It can also happen that it’s the account owner who’s selling advertising packages to make the deal look good, but of course they won’t deliver anything or won’t deliver everything they promised.
Email phishing scams
In this case, the fraudsters main goal is to steal your account or identity, just like it happens in the “free stuff scam”.
Let me tell you how to spot this scam.
First of all, you’ll get an email that seems to be coming officially from Instagram (the scammers found out your email address because you posted it in your Instagram profile).
They’ll inform you about some kind of copyright violation that you’ve apparently made and then they’ll tell you to view details to take you to a landing page and make you log into “Instagram”, but it’s really a page the scammers have created to receive your personal information and use it to steal your account or identity, as I mentioned before.
Pay attention to who has really sent you that email by checking the email address. Official emails from Instagram come from an email address that ends with “@instagram.com”, otherwise it’s not Instagram.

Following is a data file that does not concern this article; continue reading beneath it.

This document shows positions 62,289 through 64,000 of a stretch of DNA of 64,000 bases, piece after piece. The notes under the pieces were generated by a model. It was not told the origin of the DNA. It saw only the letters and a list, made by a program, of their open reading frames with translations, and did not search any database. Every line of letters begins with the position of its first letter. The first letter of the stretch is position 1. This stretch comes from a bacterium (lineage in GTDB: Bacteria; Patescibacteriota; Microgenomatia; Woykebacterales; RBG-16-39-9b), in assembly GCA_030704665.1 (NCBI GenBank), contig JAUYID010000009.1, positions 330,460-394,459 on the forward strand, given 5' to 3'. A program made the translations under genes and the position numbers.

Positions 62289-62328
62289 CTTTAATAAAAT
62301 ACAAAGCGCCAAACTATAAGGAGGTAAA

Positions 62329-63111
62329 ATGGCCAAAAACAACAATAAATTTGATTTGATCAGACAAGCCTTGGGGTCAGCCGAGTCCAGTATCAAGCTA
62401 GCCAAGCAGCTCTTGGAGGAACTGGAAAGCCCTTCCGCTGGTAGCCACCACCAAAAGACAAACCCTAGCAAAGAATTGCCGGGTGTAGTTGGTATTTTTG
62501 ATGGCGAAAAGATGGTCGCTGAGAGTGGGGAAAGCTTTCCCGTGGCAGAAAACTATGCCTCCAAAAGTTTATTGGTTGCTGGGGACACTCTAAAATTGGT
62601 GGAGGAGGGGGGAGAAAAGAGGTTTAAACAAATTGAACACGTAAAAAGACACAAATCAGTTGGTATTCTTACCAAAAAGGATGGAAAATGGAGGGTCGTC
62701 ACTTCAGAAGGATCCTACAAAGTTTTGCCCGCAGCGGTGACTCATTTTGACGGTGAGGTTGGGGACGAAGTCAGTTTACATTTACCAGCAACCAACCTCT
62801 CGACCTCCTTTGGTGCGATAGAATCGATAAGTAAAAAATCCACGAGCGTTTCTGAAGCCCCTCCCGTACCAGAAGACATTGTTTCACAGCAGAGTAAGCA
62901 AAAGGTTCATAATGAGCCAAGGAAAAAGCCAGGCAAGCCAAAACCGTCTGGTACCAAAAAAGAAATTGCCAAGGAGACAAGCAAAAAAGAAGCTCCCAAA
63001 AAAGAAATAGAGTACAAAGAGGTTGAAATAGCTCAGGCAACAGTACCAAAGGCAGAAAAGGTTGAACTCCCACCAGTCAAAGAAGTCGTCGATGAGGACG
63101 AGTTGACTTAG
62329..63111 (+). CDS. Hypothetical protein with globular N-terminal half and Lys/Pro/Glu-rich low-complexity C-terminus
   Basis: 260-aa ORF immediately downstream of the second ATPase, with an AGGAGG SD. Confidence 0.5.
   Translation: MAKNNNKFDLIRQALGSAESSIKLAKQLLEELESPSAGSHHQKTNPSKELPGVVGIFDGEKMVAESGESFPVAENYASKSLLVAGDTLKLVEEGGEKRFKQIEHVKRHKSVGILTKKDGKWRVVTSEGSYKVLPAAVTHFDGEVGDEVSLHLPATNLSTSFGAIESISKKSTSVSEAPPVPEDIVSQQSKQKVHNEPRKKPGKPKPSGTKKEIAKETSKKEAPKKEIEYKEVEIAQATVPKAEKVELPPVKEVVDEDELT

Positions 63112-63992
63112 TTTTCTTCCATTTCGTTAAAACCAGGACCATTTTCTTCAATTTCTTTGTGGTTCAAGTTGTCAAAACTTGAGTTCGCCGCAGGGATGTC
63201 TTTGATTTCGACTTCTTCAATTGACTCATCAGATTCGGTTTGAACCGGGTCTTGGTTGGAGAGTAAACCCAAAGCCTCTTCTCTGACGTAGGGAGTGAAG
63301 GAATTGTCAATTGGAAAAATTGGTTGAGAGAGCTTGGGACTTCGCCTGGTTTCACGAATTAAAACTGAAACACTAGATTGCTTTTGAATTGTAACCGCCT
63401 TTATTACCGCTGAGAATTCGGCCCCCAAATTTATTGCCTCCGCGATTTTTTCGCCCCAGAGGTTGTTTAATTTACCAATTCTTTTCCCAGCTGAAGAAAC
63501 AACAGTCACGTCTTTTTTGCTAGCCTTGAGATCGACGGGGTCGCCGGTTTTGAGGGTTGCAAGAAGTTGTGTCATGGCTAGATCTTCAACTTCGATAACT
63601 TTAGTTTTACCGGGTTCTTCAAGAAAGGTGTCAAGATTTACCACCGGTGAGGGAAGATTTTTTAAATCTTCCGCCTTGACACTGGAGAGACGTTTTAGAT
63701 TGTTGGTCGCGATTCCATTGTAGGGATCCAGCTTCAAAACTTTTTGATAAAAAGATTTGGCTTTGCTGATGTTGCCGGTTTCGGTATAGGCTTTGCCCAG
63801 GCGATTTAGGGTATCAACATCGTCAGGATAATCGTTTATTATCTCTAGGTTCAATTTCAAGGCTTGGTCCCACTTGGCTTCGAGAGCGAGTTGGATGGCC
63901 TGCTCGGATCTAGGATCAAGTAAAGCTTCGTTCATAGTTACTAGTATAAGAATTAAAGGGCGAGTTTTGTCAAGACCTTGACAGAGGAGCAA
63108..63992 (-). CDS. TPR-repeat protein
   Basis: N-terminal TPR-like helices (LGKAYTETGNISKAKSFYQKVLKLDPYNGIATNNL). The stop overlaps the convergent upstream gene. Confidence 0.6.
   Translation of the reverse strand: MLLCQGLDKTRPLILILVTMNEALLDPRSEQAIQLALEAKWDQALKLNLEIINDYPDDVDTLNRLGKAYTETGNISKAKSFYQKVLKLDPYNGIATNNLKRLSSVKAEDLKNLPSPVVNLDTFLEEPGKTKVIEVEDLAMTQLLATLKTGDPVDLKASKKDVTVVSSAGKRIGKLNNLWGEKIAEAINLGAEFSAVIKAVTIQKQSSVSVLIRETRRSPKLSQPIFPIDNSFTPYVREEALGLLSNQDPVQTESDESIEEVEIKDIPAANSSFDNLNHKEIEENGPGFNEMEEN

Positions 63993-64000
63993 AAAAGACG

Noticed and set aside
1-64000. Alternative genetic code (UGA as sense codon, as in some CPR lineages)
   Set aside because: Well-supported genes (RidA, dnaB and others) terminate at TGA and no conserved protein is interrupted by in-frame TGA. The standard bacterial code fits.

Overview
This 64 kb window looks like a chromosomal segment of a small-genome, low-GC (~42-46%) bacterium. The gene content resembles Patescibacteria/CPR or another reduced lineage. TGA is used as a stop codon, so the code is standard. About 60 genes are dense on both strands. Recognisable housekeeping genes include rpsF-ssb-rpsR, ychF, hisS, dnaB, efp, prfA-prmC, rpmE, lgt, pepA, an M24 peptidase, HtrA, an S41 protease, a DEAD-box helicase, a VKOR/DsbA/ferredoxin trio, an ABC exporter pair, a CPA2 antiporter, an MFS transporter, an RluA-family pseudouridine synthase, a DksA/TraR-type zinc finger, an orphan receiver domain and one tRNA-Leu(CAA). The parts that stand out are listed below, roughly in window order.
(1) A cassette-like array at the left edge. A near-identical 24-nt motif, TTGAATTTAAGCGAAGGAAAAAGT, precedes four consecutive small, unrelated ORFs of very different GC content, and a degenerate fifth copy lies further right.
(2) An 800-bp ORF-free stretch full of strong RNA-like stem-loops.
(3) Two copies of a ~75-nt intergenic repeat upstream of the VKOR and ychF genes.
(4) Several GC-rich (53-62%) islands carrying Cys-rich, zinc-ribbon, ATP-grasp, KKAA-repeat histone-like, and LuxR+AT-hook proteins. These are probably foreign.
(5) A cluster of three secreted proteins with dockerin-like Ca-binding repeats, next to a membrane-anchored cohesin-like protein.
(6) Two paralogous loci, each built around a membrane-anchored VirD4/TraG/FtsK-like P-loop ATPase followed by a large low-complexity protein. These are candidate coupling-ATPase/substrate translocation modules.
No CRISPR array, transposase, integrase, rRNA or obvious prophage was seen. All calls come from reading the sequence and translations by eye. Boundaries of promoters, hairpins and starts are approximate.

Avoid these scams!
Finally, we can conclude that scammers usually have the same purpose: steal your money or your identity. A fraudulent purpose that affects other people in a very negative way.
The good news is that there are ways to avoid falling for these craps:
- Always know who you’re dealing with.
- Be careful who you send your personal/financial information to.
- Suspect people who claim to offer stuff for nothing in return.
- Don’t send money to strangers.
If you want to know more about spotting online scams and avoiding them, click here to read more tips.
I hope you’ve found this article helpful and never get scammed! Don’t hesitate to leave a comment below if you have fallen for an Instagram scam before, know about another one that I didn’t mention or have any questions. I’ll be more than happy to connect! Thanks for dropping by 🙂